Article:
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In Game of Thrones, men are powerless against women

- May 23rd, 2012

[This post contains spoilers up to the May 20 episode, "The Prince of Winterfell."]

There’s no vow the men of Westeros won’t break or any mistake they won’t make for a woman. But don’t let all the batting lashes and buxom bosoms fool you — in Game of Thronesthe best seductions are downright intellectual.

Cercei Lannister, the Queen Regent, warns her little brother Tyrion in “The Prince of Winterfell” about men’s failings around women: “You know why Varys is so dangerous? Because he doesn’t have a c–k. That little worm between your legs does half your thinking.”

This is an unsurprising statement from the woman who once told her future daughter-in-law Sansa Stark that a woman’s best weapon is the one between her legs.

But Cersei has a point. There’s been a lot written about the negative portrayal of women in Game of Thrones, much of it by reviewers with a clear anti-fantasy bias who dismissed the show as adolescent-boy fodder before they even tuned in. But in this season, it’s the male characters who are given the short shrift.

Tyrion’s intelligence is indisputable, and yet he retains one glaring weakness: A tendency to believe prostitutes are in love with him. All it takes for Theon Greyjoy, who has taken the great hold of Winterfell with 20 men, to lose his young Stark prisoners are the wiles of the wildling woman Osha — a fact he later beats a man bloody for pointing out.

Most of the show’s male characters take monumental risks this season for the women they desire. This portrayal of gender roles can be dangerous as it reinforces negative stereotypes that men are sex-starved idiots and women are sexual manipulators. But on closer inspection, it’s clear that in most cases, it takes more than a pretty face to tempt the men of Westeros into making dangerous decisions. Rather, the seductresses of Game of Thrones challenge the men’s worldviews in potentially game-changing ways.

Beyond the Wall, Jon Snow gets his Night’s Watch companions killed, and himself and ranger Qhorin Halfhand captured by wildlings. All because he chooses to spoon, rather than kill, the fiery ginger named Ygritte.

But Ygritte does more than make Jon blush with quips about his morning wood. She challenges his conception of what a wildling is, just by being a normal girl, rather than some scraggly monster from his childhood tales. Pretty soon, she’s dishing out real talk, questioning the value of the Night’s Watch, the merits of the monarchy and his people’s claims to the lands south of the Wall. Spitting at him on the icy wastes, she says of the men and women of Westeros: “You lot came along and just put up a big wall and said it was yours.”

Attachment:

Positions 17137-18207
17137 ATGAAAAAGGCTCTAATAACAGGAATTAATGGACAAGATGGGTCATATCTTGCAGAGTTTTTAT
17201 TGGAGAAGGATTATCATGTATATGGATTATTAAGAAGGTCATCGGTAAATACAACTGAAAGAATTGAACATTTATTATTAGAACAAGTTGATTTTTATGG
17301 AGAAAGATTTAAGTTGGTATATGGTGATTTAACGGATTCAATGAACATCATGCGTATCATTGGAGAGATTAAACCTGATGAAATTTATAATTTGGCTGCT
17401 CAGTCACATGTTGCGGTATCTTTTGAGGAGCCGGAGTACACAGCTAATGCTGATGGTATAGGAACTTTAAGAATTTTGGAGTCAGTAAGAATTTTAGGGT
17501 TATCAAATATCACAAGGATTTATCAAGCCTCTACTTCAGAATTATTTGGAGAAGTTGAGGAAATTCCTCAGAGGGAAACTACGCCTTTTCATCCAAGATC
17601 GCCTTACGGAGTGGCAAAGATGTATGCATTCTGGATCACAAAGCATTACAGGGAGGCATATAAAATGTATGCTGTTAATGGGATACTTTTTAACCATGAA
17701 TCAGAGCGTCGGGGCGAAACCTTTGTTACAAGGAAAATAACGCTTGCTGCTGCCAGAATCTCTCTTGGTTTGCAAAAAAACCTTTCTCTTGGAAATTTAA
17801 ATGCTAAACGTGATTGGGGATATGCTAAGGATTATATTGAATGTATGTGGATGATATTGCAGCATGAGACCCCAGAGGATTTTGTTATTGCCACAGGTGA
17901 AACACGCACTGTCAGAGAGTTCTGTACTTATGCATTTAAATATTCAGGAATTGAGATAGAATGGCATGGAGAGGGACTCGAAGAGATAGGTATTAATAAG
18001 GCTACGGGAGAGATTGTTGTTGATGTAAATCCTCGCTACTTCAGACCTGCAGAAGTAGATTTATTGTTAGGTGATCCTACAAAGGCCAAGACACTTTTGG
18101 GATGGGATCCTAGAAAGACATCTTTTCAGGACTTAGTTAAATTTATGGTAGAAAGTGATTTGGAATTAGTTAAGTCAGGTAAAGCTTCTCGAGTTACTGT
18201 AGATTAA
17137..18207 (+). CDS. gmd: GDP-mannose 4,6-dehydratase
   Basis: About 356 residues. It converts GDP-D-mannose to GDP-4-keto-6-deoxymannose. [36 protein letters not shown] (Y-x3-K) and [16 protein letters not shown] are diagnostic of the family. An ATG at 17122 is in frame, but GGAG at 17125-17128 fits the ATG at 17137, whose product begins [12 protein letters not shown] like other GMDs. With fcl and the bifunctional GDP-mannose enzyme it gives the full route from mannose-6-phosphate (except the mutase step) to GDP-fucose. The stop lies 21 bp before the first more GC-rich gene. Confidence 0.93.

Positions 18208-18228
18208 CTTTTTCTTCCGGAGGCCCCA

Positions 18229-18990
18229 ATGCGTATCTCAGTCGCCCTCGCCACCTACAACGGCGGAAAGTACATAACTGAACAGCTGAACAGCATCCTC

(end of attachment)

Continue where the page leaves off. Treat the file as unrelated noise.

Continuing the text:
Meanwhile, Jon’s half-brother Robb Stark, the self-styled King in the North, risks a strategically necessary war pact when he declares his desire to break off his politically-charged engagement and proceeds to get naked and sweaty with Volanti noblewoman-turned-war medic Talisa.

This relationship parallels that of Jon and Ygritte, as she schools Robb on the cost of The War of Five Kings on the people who aren’t waging it. “The boy was lucky you were here,”  Robb tells her after she helped amputate a Lannister soldier in “Garden of Bones.” “He was unlucky that you were,” she retorts.

Alyssa Rosenberg notes at Think Progress that Robb only seals the deal with Talisa after she tells him about how she shirked her noble calling of harp-playing and dinner-planning in favour of helping people.

Robb’s been attracted to her all along, but it’s this tale of personal alchemy that unmans the young king, leaving him unable to honor his obligations or resist a woman who performed the kind of transformation he needs to undergo in reverse. Making love to her is an act of transgression, a violation of his pledge to pay for the bridge crossing with his future. But if Talisia became what seemed impossible, perhaps Robb can find it himself to transcend his lack of training and take up his kingship, finding a way to become “one of the good ones.

Meanwhile, at Dragonstone, another would-be king, Stannis Baratheon, forsakes his marriage vows and his gods to have rough table sex with yet another red-headed temptress, Melisandre. While clearly tempted by the red priestess’s promises of power and sons, he is also expanding his narrow horizons. By bringing her into his fold, he accepts the mystical in a society that stopped believing in magic a long time ago. He embraces a new religion at the cost of abandoning the status quo.

These women are seductive because they offer new perspectives and challenge the narratives their sexual conquests had accepted as truths. Maybe the wildlings aren’t Jon’s natural enemies. Maybe Robb’s war isn’t justified. Maybe real spiritual power lies outside the dominant religion. These relationships shake things up, and as they progress, it will be interesting to see just how much they shuffle the board.

 Spoiler alert for those who haven’t read the books: If the books are any indication, in the coming episodes I expect we’ll get to see Brienne challenge Jamie in a similar way.

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